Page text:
Note 1: This article was not written or endorsed by Christelyn Karazin, Nicole or any other writers on the blog.
Note 2: Before I start the post, I would like to acknowledge Afro Diziak for the feature image of this blog post. Please visit her Instagram account and show her some love.
While the world mourns the one-year anniversary of George Floyd’s death, another name rings in my mind. I cannot stop thinking about Oluwatoyin Salau. Her death was confirmed on June 15, 2020. I know that these situations are not a competition, but I notice that one name is a roar, and another is a whisper in the wind.
Her family failed her. Where was her father? Why was her mother not caring for her? Why was she homeless? With reports of abuse in her home, allegedly by her own brother, why was this not dealt with? Her community failed her. Why did no one watch out for her? Why did no one take her in? The Black Lives Matter Organization failed her. Why did they have her featured on camera, on behalf of their organization, looking a mess? No one at the protest could give her a place to stay or make sure that she was safe? Why were the same images that she fought for the same ones that devoured her and destroyed her?
Her name is worth remembering. It is because of her that I would like to see like-minded black women make different decisions. How can we make the best lives for ourselves and our daughters? – Tamarah
Remember that You Can’t Save Everyone
I know that this point sounds a bit counterintuitive after mentioning dear Toyin. I mean no disrespect to her and her legacy. If you have someone in your life going off the rails like Toyin, and you believe that you can help to shape the trajectory of their lives, without too much cost to yourself, I would recommend it. That said, I want to emphasize the importance of putting on our own masks before helping others. You cannot pour into others if you are empty yourself. Sometimes, you cannot send that money to those relatives. Maybe you cannot babysit those kids. Maybe you should go overseas to study. Maybe you should remember what are the consequences of fighting for causes that don’t serve you.
Focus on Improving Yourself
Kendall St. Charles and Christelyn Karazin have been sharing the importance of levelling up our lives. A part of that is enhancing our exterior, by choosing the right style and presentation for ourselves. How are we appearing to the world? I won’t belabour the bonnet point, but we have to consider what messages are we sending through our presentation. Another aspect is doing the internal work, seeking therapy, sharpening our social skills, exploring new hobbies, travelling to new places, and building our collective self-esteem. Embody what “divestment” truly means. I love sharing Christelyn’s video on divesting. We need to bask in the little privilege we have, go where we are celebrated, not tolerated, and truly prioritize our own needs.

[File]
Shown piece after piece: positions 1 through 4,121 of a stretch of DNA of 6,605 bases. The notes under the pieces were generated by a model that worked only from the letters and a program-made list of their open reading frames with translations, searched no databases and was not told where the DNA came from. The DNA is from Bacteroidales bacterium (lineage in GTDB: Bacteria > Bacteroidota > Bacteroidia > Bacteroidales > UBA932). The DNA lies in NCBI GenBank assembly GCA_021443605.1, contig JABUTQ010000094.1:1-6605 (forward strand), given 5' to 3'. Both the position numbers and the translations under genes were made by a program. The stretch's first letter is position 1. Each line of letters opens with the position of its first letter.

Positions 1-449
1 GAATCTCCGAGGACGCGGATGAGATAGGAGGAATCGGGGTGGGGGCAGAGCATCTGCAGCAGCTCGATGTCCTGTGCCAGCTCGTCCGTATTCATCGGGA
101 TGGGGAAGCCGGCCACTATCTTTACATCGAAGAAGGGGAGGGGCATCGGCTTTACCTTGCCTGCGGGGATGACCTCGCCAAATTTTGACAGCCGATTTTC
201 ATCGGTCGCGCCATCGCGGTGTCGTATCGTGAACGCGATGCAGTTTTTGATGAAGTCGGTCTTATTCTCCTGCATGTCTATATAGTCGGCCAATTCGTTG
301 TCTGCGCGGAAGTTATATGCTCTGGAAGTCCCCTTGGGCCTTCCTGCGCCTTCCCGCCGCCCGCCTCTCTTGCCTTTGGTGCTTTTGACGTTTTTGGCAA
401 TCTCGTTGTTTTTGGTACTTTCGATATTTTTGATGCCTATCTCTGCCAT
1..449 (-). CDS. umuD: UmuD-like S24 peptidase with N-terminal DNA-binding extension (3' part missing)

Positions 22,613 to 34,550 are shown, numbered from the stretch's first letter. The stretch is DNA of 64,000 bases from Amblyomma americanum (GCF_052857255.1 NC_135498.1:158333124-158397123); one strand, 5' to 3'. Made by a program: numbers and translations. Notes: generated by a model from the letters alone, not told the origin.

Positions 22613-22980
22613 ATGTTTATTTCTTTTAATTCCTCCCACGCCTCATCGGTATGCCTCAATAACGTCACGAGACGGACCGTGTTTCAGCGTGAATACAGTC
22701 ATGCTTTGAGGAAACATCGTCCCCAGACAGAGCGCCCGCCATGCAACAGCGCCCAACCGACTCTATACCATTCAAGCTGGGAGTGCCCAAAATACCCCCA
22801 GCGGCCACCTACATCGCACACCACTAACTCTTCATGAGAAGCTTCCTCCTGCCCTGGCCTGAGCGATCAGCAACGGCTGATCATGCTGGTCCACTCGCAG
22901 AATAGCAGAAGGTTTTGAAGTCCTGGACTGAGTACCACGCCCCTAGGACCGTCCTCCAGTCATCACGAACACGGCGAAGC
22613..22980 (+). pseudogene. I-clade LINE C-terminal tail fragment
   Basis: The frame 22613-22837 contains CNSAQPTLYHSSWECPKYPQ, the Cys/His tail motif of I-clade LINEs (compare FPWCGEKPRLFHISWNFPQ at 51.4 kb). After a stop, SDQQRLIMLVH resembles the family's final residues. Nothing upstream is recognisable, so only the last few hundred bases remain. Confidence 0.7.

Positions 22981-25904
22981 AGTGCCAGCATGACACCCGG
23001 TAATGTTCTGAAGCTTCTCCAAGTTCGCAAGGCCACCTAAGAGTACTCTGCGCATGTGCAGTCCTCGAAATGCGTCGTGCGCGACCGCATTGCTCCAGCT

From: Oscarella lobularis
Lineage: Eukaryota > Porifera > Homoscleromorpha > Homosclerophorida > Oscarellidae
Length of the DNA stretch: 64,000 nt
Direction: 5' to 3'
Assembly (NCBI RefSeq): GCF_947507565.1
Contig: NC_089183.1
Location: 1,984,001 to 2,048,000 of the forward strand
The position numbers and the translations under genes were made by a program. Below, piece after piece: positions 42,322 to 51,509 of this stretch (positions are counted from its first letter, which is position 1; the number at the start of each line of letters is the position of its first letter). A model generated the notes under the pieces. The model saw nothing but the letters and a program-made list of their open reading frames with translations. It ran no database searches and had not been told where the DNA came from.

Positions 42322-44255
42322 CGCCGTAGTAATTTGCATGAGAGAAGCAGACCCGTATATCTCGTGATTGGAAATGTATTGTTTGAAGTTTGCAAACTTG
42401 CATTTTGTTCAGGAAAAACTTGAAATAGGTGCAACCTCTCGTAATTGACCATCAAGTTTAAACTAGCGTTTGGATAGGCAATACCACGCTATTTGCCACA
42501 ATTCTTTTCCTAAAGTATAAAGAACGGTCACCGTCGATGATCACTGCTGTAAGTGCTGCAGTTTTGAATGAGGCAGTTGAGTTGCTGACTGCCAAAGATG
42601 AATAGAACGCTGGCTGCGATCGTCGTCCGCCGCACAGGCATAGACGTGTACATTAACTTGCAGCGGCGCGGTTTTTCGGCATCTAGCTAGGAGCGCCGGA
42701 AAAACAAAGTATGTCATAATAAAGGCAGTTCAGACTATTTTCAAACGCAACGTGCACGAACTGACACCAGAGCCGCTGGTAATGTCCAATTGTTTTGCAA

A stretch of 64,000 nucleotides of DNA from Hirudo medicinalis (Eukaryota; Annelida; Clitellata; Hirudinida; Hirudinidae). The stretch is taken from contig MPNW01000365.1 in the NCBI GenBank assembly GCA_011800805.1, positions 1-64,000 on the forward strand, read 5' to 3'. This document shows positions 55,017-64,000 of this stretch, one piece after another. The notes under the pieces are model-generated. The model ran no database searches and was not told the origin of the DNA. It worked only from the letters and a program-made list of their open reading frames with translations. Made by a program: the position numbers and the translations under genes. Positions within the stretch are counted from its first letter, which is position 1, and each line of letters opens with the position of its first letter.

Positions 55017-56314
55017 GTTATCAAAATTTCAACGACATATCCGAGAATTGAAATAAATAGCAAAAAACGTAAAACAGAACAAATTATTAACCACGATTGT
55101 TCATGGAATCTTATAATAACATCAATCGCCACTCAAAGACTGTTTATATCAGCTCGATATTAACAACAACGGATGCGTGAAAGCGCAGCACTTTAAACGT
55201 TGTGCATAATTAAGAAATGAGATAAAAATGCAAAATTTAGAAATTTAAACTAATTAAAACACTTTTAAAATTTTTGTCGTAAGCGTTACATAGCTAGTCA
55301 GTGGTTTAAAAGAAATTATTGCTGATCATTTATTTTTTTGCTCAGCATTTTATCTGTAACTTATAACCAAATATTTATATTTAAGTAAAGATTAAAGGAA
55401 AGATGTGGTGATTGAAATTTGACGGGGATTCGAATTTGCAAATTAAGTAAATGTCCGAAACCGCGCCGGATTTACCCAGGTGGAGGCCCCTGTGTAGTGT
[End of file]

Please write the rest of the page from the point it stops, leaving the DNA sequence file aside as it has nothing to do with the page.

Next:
Stop Going to Protests
I know that every time I said this publicly on social media, I would get a lot of pushback. I would rather just keep my thoughts off social media and transmute them here. At the end of the day, some of the same women who are going to BLM protests and participating actively in social justice movements, are getting hurt by the same communities that they are fighting for. I still remember the days when black men would come online and mock Korryn Gaines and Sandra Bland but will want to square up with you online if you say anything off-colour about George Floyd.
Meanwhile, women are losing eyes, miscarrying, and being arrested at protests. I have even heard online accounts of black women being trafficked at protests. Men are preying on women leaving protests, like Toyin Salau, or shooting down the same women who are championing their causes. Even beyond that, many of us need to be aware of the fact that black women being ignored and overlooked in the same movements that we continue to fight for. There has even been a study proving this fact. One phrase from the article covering this study really stuck out to me: “This ‘intersectional invisibility’ means that movements that are supposed to help Black women may be contributing to their marginalization.”
Ladies, why should you stay at the front lines, while the men stay at home? What are you getting out of protesting? Why not stay home? Not only will you keep yourself safe from COVID-19, but you can protect yourself against the other dangers that come with being on the front lines. At the end of the day, as Christelyn Karazin says, “Stop feeding the things that starve you.” Why must you give your life, limbs and emotions to people that wouldn’t spit on you if you were on fire?
Find Creative Ways to Promote Your Image
I think that we ladies need to form secret societies. KSC has been saying this message for ages and has had strategic groups in the past, while Christelyn has actually put this into motion with her secret Pink Pill group. In these spaces, we need to focus on improving ourselves, and then strategically navigate our spaces. What organizations should we align with? How can we align ourselves with the upper echelons of society? How can we seek and hold positions of power? What schools should we attend? What job positions should we occupy? How should we be portrayed in media? How can we change or even just diversify our collective image? For this part of the article, I do not have the answers here, but I will be looking into it, and putting my heads together with fellow Pinkies in our private space. I do not want to just scream “divest” on Twitter. I want to live out the spirit of forging a new and bright path for myself.
Do not let Toyin Salau die in vain. She was a bright light extinguished before her time. Remember her name. Keep her story in your heart, and use her as a cautionary tale. Do not give your all to anyone who seeks to extinguish your flame.
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